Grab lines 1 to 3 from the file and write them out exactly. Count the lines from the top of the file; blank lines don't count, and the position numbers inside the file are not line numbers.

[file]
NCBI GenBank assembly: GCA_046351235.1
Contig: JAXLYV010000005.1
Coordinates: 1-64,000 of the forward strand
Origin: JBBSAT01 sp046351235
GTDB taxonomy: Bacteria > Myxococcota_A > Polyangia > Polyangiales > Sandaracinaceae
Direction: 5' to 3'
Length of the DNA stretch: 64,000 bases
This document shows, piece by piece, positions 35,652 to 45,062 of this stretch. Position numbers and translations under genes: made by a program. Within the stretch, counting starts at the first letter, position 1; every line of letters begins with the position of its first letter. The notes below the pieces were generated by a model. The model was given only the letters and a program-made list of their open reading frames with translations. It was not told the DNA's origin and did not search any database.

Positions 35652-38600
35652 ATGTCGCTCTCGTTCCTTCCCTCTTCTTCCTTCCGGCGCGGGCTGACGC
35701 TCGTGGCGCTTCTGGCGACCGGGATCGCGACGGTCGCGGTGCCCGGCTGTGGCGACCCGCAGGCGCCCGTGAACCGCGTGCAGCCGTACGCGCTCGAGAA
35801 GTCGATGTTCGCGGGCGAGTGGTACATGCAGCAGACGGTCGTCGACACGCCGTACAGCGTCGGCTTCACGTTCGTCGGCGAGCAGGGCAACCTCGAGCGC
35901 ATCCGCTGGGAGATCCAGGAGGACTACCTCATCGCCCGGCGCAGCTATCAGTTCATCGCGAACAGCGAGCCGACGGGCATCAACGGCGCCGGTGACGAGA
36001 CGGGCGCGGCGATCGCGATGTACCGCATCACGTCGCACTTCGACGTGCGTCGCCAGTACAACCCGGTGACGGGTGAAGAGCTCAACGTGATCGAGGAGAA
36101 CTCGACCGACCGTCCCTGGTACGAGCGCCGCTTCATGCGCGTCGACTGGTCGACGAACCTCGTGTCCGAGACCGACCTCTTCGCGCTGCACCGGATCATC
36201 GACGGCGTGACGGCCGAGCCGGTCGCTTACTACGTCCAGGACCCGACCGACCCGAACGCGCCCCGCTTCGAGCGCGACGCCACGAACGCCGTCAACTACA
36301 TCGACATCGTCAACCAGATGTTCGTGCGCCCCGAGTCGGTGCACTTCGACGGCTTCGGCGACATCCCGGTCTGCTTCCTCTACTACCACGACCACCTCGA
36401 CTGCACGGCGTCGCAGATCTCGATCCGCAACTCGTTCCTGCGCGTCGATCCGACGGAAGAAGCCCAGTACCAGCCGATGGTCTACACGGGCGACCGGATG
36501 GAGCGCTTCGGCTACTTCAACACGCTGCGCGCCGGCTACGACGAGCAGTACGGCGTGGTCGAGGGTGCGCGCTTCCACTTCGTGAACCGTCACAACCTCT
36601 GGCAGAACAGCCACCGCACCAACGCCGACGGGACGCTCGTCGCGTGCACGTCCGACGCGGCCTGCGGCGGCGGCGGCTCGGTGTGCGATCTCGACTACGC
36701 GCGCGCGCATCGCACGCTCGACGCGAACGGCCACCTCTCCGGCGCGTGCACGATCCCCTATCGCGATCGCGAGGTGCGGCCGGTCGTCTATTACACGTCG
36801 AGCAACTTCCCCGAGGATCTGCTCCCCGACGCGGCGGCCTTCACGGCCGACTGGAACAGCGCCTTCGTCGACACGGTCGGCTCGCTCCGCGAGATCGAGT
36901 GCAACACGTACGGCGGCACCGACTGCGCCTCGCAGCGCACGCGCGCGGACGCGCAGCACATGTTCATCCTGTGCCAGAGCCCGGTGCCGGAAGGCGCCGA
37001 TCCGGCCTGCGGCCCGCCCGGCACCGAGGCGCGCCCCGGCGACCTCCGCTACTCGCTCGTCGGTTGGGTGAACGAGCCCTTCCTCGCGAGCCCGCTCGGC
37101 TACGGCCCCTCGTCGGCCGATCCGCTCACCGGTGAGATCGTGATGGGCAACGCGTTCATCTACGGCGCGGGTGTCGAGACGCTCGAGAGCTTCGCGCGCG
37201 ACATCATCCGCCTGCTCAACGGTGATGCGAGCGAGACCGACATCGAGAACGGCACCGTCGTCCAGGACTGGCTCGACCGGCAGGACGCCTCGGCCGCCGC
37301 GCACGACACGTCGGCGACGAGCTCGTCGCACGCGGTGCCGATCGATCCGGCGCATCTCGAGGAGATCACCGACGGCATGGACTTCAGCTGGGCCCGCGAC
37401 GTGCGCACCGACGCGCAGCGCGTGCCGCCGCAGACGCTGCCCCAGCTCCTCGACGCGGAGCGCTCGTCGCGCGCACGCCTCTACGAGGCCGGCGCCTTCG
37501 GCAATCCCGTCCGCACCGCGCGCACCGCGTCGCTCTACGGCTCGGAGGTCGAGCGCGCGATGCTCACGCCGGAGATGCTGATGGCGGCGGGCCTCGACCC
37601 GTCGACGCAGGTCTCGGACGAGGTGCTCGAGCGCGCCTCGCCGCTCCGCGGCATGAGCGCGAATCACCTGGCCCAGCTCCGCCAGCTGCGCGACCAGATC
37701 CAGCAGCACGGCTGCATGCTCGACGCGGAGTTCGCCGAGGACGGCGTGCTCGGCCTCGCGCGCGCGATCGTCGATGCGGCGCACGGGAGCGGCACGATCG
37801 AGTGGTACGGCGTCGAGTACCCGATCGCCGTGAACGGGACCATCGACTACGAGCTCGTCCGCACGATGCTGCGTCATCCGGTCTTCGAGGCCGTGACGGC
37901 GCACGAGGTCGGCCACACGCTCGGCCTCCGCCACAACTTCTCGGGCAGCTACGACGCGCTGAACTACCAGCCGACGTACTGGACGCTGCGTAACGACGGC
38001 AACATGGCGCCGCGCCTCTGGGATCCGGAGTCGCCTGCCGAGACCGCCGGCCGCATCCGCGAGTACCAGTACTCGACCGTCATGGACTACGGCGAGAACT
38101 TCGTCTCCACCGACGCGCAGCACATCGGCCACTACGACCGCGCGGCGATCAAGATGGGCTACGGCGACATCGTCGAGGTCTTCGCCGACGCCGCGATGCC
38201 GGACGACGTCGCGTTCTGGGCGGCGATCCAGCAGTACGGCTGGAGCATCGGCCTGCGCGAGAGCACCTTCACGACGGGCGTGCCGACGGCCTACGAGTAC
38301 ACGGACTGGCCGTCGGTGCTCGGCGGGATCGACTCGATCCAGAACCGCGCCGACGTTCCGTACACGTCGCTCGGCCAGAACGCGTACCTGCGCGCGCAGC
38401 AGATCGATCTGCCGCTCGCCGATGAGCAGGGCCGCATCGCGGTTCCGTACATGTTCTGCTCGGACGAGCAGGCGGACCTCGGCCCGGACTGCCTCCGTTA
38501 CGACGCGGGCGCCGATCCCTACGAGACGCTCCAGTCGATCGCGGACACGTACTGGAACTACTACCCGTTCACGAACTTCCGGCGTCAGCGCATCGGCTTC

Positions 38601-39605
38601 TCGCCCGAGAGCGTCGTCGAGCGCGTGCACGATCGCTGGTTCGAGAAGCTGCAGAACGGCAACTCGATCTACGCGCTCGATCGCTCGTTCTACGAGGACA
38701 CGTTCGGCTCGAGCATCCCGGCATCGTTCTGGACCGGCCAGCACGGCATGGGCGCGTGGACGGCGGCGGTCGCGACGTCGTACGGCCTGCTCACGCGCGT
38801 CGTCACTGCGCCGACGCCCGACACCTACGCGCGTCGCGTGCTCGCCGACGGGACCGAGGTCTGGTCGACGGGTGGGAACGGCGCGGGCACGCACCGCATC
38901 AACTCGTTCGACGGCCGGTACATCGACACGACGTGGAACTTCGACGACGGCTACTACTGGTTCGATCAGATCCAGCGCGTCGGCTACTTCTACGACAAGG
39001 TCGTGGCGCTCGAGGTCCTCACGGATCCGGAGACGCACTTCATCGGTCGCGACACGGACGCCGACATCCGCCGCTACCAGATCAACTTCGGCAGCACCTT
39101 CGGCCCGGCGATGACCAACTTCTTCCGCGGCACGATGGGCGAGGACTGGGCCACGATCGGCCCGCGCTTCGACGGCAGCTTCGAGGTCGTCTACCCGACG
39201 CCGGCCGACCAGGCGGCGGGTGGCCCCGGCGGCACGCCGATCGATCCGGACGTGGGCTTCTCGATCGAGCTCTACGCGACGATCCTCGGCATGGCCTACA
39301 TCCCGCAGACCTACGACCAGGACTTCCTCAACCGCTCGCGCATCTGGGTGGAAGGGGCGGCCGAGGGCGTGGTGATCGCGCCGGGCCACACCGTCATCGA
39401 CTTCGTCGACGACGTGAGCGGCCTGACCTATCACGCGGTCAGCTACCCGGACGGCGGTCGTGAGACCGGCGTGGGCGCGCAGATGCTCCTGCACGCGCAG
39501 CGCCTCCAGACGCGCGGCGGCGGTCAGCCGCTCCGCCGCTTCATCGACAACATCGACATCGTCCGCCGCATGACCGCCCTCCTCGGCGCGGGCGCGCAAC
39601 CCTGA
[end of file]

NCBI GenBank assembly: GCA_046351235.1
Contig: JAXLYV010000005.1
Coordinates: 1-64,000 of the forward strand